Sunday, October 24, 1999
A WEEK-LONG itinerary, dominated by three news assignments and a keen interest in Vedanta philosophy is what brought Russian writer, Mamleyev Yuri Vitalivevich to India twice in three years.
Yuri first visited India in 96 at the invitation of the vice-president of the Indo-Russian Cultural Society.
The 69-year-old writer who was in Delhi in early October likes to introduce himself as a fiction writer and philosopher. The Moscow-based writer modestly mentions, in the course of conversation, that he teaches Indian Philosophy at Moscow State University.
Yuri is determined to do full justice to the assignments entrusted to him by three newspapers the Nezavisimiya Gazeta (Independent newspaper), Vechernity Klub (Evening Club) and Knijnoe Obosrenia (Book Reviews Journal). A regular contributor to these newspapers, Yuri has been requested to write articles on spiritual, social, political and cultural life in modern India. His profound interest in exploring the spiritual life in modern India can be guaged by the fact that Yuri found time to call on spiritual leaders, including the secretary of the Ramakrishna Mission and Swami Gokulananda.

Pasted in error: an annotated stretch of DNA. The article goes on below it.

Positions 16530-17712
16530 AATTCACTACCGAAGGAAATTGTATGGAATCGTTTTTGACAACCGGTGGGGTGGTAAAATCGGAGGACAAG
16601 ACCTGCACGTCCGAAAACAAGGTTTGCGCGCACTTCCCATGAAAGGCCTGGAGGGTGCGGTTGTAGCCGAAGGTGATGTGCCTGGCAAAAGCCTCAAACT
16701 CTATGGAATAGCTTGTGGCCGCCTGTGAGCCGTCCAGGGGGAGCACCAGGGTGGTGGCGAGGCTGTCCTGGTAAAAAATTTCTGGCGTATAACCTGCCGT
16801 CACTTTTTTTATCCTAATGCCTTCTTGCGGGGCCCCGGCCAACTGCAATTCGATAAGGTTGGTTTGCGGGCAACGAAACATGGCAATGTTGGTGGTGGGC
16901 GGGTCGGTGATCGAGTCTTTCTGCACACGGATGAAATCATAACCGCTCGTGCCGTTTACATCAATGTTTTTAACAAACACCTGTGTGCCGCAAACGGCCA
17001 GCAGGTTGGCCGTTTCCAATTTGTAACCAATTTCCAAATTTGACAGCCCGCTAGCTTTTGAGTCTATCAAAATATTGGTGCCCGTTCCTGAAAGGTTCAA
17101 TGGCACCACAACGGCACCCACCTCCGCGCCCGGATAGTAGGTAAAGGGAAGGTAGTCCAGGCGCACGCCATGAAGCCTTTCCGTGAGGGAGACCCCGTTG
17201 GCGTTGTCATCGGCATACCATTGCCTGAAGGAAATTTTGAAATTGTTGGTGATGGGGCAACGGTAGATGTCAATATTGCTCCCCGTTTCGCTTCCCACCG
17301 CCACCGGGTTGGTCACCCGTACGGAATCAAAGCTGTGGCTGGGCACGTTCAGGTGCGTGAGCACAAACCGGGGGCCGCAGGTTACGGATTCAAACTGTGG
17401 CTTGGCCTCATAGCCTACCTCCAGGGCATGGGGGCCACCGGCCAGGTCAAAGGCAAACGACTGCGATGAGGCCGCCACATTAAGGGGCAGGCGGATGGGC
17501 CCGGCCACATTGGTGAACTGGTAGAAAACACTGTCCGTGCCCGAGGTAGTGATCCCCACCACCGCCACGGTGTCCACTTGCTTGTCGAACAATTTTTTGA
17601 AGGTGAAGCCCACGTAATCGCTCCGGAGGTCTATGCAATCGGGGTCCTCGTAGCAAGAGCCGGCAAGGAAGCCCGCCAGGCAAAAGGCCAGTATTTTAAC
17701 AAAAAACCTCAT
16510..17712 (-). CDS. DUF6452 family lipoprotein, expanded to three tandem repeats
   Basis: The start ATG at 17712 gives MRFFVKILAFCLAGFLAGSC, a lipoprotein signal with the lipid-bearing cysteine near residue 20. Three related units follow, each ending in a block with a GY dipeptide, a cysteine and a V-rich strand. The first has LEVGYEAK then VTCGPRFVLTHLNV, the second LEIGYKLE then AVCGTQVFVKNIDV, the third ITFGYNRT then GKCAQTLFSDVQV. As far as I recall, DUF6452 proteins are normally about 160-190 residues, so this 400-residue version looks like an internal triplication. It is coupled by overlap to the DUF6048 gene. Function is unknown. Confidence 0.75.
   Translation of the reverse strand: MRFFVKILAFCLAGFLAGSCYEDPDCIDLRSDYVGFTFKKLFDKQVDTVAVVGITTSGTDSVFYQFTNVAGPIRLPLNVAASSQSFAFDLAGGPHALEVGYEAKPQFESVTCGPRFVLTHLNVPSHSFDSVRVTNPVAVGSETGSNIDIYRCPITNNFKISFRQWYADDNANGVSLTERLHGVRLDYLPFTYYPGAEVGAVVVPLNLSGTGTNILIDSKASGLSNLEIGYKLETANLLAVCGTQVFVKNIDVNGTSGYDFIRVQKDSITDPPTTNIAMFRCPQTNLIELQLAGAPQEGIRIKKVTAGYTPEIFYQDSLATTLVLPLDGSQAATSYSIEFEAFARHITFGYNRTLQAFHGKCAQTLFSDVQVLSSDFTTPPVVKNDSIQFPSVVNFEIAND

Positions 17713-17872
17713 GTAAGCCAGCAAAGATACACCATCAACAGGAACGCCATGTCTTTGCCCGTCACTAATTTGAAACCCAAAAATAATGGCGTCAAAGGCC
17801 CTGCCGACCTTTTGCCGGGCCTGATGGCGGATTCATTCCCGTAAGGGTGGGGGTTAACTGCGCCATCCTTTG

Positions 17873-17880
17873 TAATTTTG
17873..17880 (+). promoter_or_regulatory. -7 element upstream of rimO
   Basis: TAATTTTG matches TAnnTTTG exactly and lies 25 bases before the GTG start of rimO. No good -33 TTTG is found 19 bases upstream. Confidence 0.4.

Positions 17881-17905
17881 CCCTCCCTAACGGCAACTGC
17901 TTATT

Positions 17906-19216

As early as 74, Yuri had written more than 100 stories, two novels and philosophical essays, articles and poems. His best known works are The Sky Above Hell (1980), Chatouny (1986), Dernier Comedy (1988), Der Morder Aus dem Nichts (1992) and Die Letzte Komodie (1994). Since 1991, many of his fiction and philosophical writings, previously banned in Russia, have been published in his home country. One of these is Destiny of Being which has a certain link with Vedanta philosophy.
Yuri says that Destiny of Being has three parts, namely, the metaphysics of self, comparison of metaphysics of higher self with Vedanta and the Last Doctrine. He describes the work as an attempt to establish what is beyond the absolute. He says that while The Sky Above Hell is a collection of short stories, Dernier Comedy is based on mythology born out of contemporary Russian life.
One is tempted to ask what really attracts Yuri to India? He promptly replies, "For me, the attraction lies in non-dualism, that is, the absence of a gap between the real self and the spiritual self. I am particularly interested in visiting the ashram of the late Tamilian sage, Ramanna Maharishi near Chennai".
He pointed out that in the European tradition, with some exceptions, they believe in God as something outside, not within ones heart. Among eastern orthodox Christians in Russia, the proximity of human soul with God is much more established than in the western branch of Christianity.
Yuri feels that his writing is shaped by his vision of mysticism. Enumerating the themes in his writing, he says, "The contemporary world is hell in my writing". Some of my heroes are not monsters. They try to delve into the realm that lies beyond the human intellect. Besides, the presence of a high self in human beings is also emphasised".
Yuri says that a former
academician is in the process of translating his short
stories for inclusion in an anthology of works of
contemporary Russian writers. He acknowledges the
influence of Dostoevsky and Gogol in his writings.
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